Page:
Fysisk Format 2013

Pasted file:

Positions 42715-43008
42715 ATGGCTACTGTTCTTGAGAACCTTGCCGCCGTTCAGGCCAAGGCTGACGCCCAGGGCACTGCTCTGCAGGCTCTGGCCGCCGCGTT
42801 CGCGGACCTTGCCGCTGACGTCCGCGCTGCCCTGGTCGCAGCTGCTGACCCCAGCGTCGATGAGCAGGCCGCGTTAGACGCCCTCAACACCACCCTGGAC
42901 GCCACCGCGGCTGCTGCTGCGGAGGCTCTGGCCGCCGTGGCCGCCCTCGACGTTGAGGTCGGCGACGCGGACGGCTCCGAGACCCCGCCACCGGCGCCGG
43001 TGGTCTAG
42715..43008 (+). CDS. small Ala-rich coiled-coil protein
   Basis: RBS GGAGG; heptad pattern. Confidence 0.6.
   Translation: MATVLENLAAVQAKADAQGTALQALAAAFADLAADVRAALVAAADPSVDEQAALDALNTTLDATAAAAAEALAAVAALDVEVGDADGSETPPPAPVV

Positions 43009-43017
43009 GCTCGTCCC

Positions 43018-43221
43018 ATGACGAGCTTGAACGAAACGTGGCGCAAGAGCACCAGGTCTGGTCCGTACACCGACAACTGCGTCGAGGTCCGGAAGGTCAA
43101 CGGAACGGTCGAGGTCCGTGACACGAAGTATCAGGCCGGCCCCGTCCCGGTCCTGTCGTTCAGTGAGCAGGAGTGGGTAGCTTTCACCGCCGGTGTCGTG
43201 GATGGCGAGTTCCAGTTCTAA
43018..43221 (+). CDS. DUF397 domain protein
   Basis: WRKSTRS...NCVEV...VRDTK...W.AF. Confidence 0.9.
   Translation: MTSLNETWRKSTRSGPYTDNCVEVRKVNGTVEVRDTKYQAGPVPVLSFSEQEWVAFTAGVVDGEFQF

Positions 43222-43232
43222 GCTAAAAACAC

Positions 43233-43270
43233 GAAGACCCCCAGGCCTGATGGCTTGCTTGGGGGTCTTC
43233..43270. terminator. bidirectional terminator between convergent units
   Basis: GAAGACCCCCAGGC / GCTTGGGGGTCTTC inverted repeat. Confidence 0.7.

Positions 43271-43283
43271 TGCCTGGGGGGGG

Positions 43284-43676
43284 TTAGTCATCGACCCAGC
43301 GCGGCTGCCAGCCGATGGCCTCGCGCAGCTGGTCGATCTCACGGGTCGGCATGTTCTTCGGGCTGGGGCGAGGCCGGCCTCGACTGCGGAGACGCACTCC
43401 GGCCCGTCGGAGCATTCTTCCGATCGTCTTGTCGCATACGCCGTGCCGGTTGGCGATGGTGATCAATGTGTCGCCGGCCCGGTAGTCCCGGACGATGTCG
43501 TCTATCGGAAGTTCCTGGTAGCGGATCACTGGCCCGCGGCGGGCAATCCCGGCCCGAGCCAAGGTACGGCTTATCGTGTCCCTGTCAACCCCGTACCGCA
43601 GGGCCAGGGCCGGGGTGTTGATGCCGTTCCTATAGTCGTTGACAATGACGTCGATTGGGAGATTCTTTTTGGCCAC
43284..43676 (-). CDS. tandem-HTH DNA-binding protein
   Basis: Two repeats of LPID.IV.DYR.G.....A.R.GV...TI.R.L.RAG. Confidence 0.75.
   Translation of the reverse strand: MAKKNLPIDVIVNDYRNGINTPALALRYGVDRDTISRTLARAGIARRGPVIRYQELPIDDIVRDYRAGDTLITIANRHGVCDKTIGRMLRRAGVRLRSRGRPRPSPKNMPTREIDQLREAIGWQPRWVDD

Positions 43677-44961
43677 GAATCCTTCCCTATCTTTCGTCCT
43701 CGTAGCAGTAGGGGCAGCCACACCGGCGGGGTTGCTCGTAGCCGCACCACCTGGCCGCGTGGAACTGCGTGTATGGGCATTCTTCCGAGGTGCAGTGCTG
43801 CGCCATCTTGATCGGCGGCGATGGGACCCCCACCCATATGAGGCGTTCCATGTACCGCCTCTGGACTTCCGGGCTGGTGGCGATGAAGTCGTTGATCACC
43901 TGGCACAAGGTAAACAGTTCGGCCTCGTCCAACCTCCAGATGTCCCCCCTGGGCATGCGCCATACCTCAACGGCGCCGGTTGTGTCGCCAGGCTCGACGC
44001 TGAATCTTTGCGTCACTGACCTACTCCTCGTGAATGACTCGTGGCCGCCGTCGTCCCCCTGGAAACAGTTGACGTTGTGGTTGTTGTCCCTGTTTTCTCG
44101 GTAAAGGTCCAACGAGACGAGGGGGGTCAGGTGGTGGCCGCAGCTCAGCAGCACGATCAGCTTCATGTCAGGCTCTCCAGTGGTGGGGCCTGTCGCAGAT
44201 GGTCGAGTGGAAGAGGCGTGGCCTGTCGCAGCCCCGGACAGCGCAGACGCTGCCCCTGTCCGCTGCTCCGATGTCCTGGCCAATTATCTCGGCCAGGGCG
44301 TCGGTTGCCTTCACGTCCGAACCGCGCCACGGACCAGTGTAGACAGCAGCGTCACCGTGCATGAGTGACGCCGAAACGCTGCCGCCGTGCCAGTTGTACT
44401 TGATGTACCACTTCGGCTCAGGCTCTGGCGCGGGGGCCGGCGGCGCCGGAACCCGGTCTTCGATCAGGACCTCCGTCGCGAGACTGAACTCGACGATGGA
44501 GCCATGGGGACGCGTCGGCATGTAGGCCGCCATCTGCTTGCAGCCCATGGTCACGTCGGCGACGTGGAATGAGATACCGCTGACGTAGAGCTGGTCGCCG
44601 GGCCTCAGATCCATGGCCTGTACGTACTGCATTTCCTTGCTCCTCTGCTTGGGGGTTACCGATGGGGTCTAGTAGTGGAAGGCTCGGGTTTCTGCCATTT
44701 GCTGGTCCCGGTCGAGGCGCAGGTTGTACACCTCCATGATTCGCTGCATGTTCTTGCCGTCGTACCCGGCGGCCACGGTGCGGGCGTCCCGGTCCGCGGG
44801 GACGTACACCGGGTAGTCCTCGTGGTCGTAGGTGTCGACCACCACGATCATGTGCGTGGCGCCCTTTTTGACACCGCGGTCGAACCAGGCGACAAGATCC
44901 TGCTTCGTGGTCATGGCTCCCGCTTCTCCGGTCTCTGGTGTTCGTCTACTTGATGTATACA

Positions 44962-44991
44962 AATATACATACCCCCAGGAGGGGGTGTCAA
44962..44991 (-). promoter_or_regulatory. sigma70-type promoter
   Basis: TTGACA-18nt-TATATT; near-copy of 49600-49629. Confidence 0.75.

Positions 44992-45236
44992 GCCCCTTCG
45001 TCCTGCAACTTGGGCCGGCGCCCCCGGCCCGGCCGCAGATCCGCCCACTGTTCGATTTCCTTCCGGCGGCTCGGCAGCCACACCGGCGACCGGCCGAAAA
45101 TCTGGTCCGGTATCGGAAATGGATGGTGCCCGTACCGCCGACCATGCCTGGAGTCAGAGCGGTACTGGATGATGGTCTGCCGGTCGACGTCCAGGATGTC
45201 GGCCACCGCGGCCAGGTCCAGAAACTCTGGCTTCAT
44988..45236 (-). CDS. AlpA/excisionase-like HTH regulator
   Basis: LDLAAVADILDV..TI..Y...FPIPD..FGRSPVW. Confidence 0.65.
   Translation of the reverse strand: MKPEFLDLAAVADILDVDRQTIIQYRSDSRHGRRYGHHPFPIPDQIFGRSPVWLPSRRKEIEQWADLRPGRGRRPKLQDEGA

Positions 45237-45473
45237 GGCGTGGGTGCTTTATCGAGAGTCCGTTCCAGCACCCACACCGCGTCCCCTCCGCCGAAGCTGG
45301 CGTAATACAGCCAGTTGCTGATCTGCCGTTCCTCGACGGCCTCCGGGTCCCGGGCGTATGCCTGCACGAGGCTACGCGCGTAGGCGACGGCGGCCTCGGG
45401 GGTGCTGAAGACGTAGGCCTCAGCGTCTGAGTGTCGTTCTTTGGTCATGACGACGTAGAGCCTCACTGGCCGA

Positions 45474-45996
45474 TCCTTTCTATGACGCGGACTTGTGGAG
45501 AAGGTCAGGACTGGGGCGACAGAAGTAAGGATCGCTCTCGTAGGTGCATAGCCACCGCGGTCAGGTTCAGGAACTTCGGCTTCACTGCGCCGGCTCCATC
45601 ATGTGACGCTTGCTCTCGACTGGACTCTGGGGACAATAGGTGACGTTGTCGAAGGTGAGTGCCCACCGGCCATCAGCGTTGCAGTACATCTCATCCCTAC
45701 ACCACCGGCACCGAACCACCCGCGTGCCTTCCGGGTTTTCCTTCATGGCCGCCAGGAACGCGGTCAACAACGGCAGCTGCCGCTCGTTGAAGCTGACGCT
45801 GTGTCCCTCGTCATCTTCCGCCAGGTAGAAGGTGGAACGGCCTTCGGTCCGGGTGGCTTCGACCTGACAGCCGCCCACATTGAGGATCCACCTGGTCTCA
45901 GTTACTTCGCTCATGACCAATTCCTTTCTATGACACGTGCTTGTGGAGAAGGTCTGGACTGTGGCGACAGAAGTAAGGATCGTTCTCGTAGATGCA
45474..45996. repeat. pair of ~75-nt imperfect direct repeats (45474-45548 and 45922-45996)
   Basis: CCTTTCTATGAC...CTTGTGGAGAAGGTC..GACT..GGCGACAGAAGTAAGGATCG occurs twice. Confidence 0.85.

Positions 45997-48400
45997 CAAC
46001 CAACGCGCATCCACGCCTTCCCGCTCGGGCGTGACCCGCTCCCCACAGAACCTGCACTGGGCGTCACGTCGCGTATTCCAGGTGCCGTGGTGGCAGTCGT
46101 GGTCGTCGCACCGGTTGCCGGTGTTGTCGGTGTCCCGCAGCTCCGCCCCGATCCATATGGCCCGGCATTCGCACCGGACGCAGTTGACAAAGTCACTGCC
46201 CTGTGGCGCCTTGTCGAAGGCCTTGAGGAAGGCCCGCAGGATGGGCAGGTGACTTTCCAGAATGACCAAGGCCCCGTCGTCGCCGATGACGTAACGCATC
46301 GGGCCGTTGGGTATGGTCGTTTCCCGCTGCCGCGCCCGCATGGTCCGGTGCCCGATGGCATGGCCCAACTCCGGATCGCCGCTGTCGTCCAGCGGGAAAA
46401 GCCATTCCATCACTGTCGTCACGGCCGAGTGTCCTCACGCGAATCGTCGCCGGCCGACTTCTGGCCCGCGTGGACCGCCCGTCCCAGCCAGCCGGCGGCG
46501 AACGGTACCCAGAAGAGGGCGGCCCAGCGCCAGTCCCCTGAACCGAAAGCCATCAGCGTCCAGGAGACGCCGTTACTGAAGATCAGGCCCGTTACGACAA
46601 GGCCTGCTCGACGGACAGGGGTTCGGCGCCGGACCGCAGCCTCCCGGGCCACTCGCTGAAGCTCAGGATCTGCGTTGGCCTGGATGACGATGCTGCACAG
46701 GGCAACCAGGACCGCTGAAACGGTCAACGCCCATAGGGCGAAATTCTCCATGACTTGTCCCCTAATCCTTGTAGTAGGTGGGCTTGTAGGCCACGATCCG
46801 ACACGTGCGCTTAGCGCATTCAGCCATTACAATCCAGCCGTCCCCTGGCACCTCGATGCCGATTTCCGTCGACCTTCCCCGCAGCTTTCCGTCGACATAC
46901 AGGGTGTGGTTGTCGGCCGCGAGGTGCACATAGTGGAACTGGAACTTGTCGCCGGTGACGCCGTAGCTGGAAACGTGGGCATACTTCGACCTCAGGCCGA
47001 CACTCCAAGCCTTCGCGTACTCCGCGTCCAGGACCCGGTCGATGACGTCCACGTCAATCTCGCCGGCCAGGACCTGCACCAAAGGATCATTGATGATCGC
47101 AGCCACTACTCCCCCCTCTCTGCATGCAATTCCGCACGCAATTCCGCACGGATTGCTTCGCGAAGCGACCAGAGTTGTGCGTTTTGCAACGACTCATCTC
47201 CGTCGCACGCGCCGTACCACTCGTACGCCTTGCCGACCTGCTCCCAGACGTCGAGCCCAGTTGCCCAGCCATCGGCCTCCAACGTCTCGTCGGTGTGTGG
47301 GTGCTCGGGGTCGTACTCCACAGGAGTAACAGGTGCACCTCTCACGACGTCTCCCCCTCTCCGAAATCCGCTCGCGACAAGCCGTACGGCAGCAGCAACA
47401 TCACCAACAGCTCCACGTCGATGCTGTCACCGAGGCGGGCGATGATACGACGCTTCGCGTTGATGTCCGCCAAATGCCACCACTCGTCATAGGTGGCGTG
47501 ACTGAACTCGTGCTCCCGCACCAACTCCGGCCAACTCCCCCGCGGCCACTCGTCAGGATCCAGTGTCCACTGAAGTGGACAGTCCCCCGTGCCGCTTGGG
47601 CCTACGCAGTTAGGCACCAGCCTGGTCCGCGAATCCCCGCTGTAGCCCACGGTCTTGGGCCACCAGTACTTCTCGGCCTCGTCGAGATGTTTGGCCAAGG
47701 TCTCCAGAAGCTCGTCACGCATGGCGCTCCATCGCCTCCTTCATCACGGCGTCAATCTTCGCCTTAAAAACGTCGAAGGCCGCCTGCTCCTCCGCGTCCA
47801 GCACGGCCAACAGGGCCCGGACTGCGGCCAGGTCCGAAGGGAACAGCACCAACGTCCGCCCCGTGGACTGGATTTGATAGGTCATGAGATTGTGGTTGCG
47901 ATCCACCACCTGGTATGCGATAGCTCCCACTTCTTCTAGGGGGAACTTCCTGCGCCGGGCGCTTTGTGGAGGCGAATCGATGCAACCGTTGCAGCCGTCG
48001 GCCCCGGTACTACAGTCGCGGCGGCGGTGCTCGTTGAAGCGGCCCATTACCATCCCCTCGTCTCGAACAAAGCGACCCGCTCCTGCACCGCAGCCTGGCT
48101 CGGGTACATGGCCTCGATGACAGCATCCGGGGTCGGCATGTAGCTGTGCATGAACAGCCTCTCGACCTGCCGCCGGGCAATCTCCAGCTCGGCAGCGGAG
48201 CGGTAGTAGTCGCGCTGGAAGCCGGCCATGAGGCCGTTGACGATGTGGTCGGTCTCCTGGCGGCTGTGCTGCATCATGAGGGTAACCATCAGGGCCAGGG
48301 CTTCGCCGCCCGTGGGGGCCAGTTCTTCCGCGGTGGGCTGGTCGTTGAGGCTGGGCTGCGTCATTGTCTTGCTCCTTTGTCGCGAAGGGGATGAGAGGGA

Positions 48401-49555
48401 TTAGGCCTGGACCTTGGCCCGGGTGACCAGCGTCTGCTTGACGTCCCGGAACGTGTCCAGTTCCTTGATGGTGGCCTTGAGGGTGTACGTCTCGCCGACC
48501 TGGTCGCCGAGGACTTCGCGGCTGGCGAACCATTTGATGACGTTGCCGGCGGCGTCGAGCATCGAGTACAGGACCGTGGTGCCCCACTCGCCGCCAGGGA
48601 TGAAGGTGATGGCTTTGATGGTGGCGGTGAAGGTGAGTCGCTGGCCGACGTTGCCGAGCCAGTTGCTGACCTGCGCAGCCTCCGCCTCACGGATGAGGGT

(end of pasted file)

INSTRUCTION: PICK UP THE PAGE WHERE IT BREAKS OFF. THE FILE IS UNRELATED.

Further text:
Haust take no prisoners on this their fourth full-length album.  A messy bass production really suits the opening notes of Raw Material and you get possessed by the beefy riffs that surge afterward.  They hit hard and are accented by a melodic passage as the song is a collision of traditional punk, hardcore and driving rock.  The vocals are harsh and scathing, like a blackened version of The Accused.  Swells is a mid-tempo brooder.  You can actually discern black metal riffs that are turned on their ears with a sloppy punk approach before the guitars turn in a crunchy groove.  The next track, Let It Die, starts with a cacophony of cymbals and feedback only to reveal a determined riff and some Hellhammer-ish primitivism that punishes and brutalizes your eardrums.  It is not a pleasant song by any stretch of the imagination.  The riffing turns towards a more traditional blackened feel as the song closes out and the song's title is uttered by some dry vocal retching.  A punkier vibe emanates from the title-track, but then a magical thing happens, a blackened melodic overtone drifts through those vampiric punk riffs.  The title-track is the first time I really see the merits of the amazing word of mouth this band has been getting.  Into The Night also utilizes a blackened foundation for its songwriting and dragging guitar lines slowly sway amongst haunting vocals.  The guitars continue to drone and the chorus lunges with a pounding acceleration of energy and noise.  Night brings to mind some of the more somber songs of The Police.  Mantra is for me a throwaway song with its monotonous drum line and simplistic lyrical approach.  It's punk, but boring for me.  Luckily it's short.  The final track on the album, Dead Of Night is a mournful funeral dirge of a song and serves to calm you into a coma as the night ends.  Haust's new album is delightful blackened punk with some great songs and some throwaways too.